Troubleshooting SELinux / sVirt

On a RHEL or Fedora host, the out of the box configuration will run all guests under confined SELinux contexts. One common problem that may affect developers running libvirtd straight from the source tree is that libvirtd itself will run under the wrong context, which in turn prevents guests from running correctly. This can be addressed in two ways, first by manually labelling the libvirtd binary after each rebuild

chcon system_u:object_r:virtd_exec_t:s0 $SRCTREE/daemon/.libs/lt-libvirtd

Or by specifying a label when executing libvirtd

runcon system_u:object_r:virtd_exec_t:s0 $SRCTREE/daemon/libvirtd

Another problem might be with libvirt not correctly labelling some device needed by the QEMU process. The best way to see what’s going on here, is to enable libvirtd logging with a filter of “1:security_selinux”, which will print out a message for every single file path that libvirtd labels. Then look at the log to see that everything expected is present:

14:36:57.223: 14351: debug : SELinuxGenSecurityLabel:284 : model=selinux label=system_u:system_r:svirt_t:s0:c669,c903 imagelabel=system_u:object_r:svirt_image_t:s0:c669,c903 baselabel=(null)
14:36:57.350: 14351: info : SELinuxSetFilecon:402 : Setting SELinux context on '/var/lib/libvirt/images/f16x86_64.img' to 'system_u:object_r:svirt_image_t:s0:c669,c903'
14:36:57.350: 14351: info : SELinuxSetFilecon:402 : Setting SELinux context on '/home/berrange/boot.iso' to 'system_u:object_r:virt_content_t:s0'
14:36:57.551: 14351: debug : SELinuxSetSecurityDaemonSocketLabel:1129 : Setting VM f16x86_64 socket context unconfined_u:unconfined_r:unconfined_t:s0:c669,c903

If a guest is failing to start, then there are two ways to double check if it really is SELinux related. SELinux can be put into permissive mode on the virtualization host

setenforce 0

Or the sVirt driver can be disabled in libvirt entirely

# vi /etc/libvirt/qemu.conf
...set 'security_driver="none" ...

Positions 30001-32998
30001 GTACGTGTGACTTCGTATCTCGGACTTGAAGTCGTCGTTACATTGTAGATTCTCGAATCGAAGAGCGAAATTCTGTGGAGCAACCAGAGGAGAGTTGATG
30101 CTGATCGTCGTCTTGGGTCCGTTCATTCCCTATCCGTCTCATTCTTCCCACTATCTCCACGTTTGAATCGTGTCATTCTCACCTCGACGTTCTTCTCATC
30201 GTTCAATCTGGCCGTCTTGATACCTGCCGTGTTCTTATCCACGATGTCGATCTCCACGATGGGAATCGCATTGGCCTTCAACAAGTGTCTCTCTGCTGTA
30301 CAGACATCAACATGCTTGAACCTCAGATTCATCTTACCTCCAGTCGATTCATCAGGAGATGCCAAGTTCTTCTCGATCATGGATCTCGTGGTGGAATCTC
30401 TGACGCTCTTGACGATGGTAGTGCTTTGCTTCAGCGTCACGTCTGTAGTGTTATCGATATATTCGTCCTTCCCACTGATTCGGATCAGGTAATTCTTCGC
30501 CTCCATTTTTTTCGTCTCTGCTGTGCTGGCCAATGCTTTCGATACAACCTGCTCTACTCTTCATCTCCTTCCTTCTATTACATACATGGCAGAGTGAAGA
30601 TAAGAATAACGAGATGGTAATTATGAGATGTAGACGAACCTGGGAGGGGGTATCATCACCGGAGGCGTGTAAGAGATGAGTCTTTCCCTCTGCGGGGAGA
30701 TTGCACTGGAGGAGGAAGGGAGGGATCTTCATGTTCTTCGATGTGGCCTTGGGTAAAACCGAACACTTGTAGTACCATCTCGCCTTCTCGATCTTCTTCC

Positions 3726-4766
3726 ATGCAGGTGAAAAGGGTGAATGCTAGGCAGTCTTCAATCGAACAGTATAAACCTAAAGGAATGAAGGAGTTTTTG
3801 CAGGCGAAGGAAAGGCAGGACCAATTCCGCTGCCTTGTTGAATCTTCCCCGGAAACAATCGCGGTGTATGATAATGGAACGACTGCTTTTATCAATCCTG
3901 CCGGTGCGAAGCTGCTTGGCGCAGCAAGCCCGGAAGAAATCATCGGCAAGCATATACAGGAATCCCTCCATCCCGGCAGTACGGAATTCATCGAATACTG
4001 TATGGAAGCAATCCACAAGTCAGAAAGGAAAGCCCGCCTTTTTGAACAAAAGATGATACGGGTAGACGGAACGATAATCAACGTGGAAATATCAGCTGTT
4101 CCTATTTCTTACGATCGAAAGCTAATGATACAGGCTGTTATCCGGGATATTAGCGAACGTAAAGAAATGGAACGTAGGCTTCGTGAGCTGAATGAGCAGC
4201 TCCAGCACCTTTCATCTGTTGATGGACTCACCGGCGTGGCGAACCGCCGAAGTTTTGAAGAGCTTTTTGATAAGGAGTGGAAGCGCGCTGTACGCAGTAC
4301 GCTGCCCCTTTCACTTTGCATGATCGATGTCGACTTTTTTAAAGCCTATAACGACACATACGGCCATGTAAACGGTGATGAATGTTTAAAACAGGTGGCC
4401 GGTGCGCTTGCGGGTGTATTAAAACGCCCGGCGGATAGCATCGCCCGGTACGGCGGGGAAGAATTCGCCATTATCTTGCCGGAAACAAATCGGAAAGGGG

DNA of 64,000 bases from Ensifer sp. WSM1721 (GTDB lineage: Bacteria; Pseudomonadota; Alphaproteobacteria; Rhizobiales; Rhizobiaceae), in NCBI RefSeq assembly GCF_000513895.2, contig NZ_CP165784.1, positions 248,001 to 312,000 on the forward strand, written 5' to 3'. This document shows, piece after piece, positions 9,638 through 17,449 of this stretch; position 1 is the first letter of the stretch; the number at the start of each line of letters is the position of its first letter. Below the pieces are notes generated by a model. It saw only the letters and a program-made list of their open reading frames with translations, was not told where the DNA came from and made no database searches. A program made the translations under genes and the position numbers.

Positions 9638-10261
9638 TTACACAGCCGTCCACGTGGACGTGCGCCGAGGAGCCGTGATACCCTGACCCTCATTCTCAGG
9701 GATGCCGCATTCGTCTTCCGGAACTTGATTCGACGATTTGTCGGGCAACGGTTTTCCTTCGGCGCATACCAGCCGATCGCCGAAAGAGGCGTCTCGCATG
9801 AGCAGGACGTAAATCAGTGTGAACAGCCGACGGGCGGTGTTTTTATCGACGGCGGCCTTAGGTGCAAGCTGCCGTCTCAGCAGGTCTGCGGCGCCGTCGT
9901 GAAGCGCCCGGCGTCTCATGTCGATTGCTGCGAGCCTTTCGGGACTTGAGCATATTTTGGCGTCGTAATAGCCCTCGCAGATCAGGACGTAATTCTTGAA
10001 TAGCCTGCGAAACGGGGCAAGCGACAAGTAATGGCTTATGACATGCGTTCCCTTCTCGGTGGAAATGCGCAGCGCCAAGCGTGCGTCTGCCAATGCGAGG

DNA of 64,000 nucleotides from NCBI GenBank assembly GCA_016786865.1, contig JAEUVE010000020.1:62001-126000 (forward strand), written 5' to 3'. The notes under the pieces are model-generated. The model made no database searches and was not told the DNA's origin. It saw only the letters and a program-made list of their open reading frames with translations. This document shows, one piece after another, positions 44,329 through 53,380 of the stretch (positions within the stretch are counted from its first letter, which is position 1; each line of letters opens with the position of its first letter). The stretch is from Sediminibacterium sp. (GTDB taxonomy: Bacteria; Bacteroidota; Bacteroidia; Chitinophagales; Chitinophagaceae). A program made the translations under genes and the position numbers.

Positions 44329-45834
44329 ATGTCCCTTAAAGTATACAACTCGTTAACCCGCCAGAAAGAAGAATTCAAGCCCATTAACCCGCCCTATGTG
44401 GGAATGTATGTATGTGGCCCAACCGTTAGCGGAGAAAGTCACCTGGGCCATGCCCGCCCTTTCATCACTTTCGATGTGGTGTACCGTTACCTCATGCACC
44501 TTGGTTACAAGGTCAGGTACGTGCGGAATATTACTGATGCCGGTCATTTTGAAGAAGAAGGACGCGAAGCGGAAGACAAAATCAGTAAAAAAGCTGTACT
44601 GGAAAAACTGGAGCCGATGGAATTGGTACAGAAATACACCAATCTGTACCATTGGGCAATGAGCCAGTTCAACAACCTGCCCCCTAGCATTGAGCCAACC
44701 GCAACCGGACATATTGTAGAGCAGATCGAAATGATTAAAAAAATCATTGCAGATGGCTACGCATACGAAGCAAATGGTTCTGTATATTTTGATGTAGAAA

# service libvirtd restart

Troubleshooting cgroups

When libvirt runs guests on modern Linux systems, cgroups will be used to control aspects of the guests’ execution. If any cgroups are mounted on the host when libvirtd starts up, it will create a basic hierarchy

 +- libvirt
     +- qemu
     +- lxc

When starting a KVM or LXC guest, further directories will be created, one per guest, so that after a while the tree will look like

 +- libvirt
     +- qemu
     |    |
     |    +- VMNAME1
     |    +- VMNAME1
     |    +- VMNAME1
     |    +- ...
     |    ...
     +- lxc
          +- VMNAME1
          +- VMNAME1
          +- VMNAME1
          +- ...

Assuming the host administrator has not changed the policy in the top level cgroups, there should be no functional change to operation of the guests with this default setup. There are possible exceptions though if you are trying something unusal. For example, the ‘devices’ cgroups controller will be used to setup a whitelist of block / character devices that QEMU is allowed to access. So if you have modified QEMU to access to funky new device, libvirt will likely block this via the cgroups device ACL. Due to various kernel bugs, some of the cgroups controllers have also had a detrimental performance impact on both QEMU guest and the host OS as a whole.

libvirt will never try to mount any cgroups itself, so the quickest way to stop libvirt using cgroups is to stop the host OS from mounting them. This is not always desirable though, so there is a configuration parameter in /etc/libvirt/qemu.conf which can be used to restrict what cgroups libvirt will use.

Running from the GIT source tree

Sometimes when troubleshooting a particularly hard problem it might be desirable to build libvirt from the latest GIT source and run that. When doing this is a good idea not to overwrite your distro provided installation with a GIT build, but instead run libvirt directly from the source tree. The first thing to be careful of is that the custom build uses the right installation prefix (ie /etc, /usr, /var and not /usr/local). To simplify this libvirt provides an ‘autogen.sh’ script to run all the right libtool commands and set the correct prefixes. So to build libvirt from GIT, in a way that is compatible with a typical distro build use:

./autogen.sh --system --enable-compile-warnings=error

Hint: use make -j 4 (or larger) to significantly speed up the build on multi-core systems

To run libvirtd from the source tree, as root, stop the existing daemon and invoke the libtool wrapper script

# service libvirtd stop
# ./daemon/libvirtd